America set an off-the-charts heat record in 2012.
A brutal combination of a widespread drought and a mostly absent winter pushed the average annual U.S. temperature last year up to 55.32 degrees Fahrenheit, the government announced Tuesday. That’s a full degree warmer than the old record set in 1998.
Breaking temperature records by an entire degree is unprecedented, scientists say. Normally, records are broken by a tenth of a degree or so.
“It was off the chart,” said Deke Arndt, head of climate monitoring at the National Climatic Data Center in Asheville, N.C., which calculated the temperature records.
Last year, he said, will go down as “a huge exclamation point at the end of a couple decades of warming.”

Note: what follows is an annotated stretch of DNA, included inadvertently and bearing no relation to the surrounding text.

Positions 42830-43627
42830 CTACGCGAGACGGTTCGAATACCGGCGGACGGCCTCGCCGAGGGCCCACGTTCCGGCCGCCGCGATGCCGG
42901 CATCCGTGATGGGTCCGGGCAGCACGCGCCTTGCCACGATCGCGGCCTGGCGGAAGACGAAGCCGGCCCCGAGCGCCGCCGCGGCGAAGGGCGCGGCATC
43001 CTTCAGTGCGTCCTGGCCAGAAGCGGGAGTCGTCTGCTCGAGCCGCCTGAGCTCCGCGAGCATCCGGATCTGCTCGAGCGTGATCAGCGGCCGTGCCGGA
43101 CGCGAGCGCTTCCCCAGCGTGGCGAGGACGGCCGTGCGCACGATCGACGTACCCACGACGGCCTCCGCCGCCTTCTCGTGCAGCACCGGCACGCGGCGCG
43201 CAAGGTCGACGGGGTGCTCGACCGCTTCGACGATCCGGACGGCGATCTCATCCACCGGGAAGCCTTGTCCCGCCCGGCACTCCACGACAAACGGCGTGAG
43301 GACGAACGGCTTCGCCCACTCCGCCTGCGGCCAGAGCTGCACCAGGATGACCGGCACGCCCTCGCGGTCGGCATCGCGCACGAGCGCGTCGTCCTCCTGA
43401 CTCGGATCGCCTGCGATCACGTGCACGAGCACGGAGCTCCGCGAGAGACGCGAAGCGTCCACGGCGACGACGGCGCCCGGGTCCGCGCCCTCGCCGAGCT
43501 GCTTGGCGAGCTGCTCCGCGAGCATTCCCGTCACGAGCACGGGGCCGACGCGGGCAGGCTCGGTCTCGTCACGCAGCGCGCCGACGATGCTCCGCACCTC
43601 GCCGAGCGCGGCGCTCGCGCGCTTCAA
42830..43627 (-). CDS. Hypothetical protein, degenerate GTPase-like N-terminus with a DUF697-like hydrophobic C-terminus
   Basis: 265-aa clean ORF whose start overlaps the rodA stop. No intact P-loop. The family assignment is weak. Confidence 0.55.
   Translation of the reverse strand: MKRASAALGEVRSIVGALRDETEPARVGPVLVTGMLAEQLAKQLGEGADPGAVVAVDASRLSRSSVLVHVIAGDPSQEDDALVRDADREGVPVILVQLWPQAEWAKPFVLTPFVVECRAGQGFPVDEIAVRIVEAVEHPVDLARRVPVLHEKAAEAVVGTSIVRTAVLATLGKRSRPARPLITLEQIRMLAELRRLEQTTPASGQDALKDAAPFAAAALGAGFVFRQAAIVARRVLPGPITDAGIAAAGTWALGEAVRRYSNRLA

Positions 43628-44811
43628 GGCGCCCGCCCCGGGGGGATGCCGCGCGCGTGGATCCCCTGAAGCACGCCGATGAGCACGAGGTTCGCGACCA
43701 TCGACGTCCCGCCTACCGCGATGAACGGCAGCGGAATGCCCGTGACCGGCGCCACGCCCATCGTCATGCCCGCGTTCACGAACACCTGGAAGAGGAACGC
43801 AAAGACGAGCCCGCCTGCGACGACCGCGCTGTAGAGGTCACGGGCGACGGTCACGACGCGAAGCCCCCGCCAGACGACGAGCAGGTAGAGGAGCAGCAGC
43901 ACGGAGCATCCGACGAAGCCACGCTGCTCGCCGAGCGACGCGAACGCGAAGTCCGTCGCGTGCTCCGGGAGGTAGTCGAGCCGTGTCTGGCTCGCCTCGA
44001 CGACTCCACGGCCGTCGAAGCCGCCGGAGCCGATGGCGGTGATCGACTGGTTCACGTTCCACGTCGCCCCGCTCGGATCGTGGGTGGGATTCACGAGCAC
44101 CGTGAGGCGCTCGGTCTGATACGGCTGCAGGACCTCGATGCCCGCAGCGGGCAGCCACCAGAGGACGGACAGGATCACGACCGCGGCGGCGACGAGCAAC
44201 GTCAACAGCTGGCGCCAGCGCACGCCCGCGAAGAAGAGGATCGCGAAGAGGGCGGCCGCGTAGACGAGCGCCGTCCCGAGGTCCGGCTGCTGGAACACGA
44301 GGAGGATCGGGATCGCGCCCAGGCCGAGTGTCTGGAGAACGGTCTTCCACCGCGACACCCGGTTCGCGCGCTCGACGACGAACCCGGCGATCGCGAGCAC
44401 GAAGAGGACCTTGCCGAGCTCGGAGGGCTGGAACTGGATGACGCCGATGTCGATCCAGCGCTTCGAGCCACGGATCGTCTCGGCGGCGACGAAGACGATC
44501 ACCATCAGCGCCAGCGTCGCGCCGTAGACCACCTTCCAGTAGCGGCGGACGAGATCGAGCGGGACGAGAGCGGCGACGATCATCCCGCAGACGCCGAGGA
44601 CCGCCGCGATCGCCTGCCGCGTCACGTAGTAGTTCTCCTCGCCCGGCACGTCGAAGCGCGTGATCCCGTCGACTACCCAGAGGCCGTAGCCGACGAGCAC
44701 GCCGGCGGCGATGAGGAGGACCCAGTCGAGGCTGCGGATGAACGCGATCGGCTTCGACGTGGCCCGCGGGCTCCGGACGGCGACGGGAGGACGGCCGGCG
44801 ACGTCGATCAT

The data center’s figures for the entire world won’t come out until next week, but through the first 11 months of 2012, the world was on pace to have its eighth warmest year on record.
Last year was 3.2 degrees warmer than the average for the entire 20th century. Last July was the hottest month on record. Nineteen states set yearly heat records in 2012, though Alaska was cooler than average.
U.S. temperature records go back to 1895 and the yearly average is based on reports from more than 1,200 weather stations across the Lower 48 states.